Montesquieu

There must be a pro­por­tion bet­ween the cre­di­tor state and the deb­tor state. The state can be a cre­di­tor fore­ver, but it can be a deb­tor only to a cer­tain point ; and when one has mana­ged to pass that point, the title of cre­di­tor vani­shes.

If that state still has cre­dit that has not been ble­mi­shed, it will be able to do what has been prac­ti­ced so suc­cess­fully in one state of Europe,1 which is to obtain a large quan­tity of spe­cie, and offer their reim­bur­se­ment to all indi­vi­duals, unless they agree to reduce the inte­rest. Indeed, since when the state bor­rows, it is the indi­vi­duals who set the rate of inte­rest ; when the state wants to pay, it is for the state to set it.

It is not enough to reduce the inte­rest ; the bene­fit of the reduc­tion must create an amor­ti­za­tion fund to pay a part of the capi­tal every year, all the more favo­ra­ble an ope­ra­tion that its suc­cess increa­ses by the day.

When the state’s cre­dit is not entire, that is ano­ther rea­son to seek to create an amor­ti­za­tion fund, because this fund once esta­bli­shed soon res­to­res confi­dence.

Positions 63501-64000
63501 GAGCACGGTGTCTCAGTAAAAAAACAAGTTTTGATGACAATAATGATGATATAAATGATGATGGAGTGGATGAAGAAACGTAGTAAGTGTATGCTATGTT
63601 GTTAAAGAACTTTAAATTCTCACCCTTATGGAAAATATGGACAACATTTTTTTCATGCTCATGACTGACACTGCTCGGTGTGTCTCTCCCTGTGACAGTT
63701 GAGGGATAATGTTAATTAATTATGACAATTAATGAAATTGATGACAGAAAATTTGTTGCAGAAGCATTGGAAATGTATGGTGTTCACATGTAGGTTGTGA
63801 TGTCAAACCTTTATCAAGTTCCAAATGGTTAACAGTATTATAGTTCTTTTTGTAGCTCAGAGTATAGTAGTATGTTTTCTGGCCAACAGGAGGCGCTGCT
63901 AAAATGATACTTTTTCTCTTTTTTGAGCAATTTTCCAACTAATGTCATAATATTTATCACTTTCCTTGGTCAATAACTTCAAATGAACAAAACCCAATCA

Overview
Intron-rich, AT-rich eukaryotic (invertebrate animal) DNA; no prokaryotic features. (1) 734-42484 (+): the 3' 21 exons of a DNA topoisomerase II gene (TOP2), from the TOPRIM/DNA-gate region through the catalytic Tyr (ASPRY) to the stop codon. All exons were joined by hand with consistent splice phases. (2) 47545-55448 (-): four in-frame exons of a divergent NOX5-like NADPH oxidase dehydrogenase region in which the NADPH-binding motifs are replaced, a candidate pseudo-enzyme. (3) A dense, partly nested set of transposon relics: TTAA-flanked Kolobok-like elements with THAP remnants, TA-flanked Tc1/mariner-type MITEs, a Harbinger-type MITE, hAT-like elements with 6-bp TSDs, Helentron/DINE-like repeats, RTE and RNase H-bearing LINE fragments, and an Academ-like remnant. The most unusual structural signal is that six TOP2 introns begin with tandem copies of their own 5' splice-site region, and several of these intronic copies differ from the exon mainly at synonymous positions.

If the state is a repu­blic, the govern­ment of which inclu­des by its nature the making of long-term plans, the capi­tal of the amor­ti­za­tion fund can be consi­de­ra­ble ; in a monar­chy, this capi­tal must be grea­ter.

2nd. The condi­tions must be such that all the citi­zens of the state bear the weight of esta­bli­shing this fund, because they all have the weight of the debt’s esta­blish­ment ; the cre­di­tor of the state, by the sums he contri­bu­tes, pays him­self.

3rd. There are four clas­ses of peo­ple who pay the debts of the state : lan­dow­ners, those who apply their ini­tia­tive to com­merce, farm wor­kers and arti­sans, and finally annua­tants of the state or of indi­vi­duals. Of these four clas­ses, the last, in case of neces­sity, would seem to be the least to be spa­red, because it is an enti­rely pas­sive class in the state, whe­reas this same state is sus­tai­ned by the active strength of the three others. But since it can­not be more hea­vily taxed without des­troying public confi­dence, of which the state in gene­ral, and these three clas­ses in par­ti­cu­lar, have the utmost need ; since the public faith can­not fail a cer­tain num­ber of citi­zens without see­ming to fail them all ; since the class of cre­di­tors is always the most expo­sed to pro­jects of minis­ters, and is always in plain sight and at hand, the state must afford it sin­gu­lar pro­tec­tion, and the deb­tor part must never have the sligh­test advan­tage over the part which is the cre­di­tor.

England.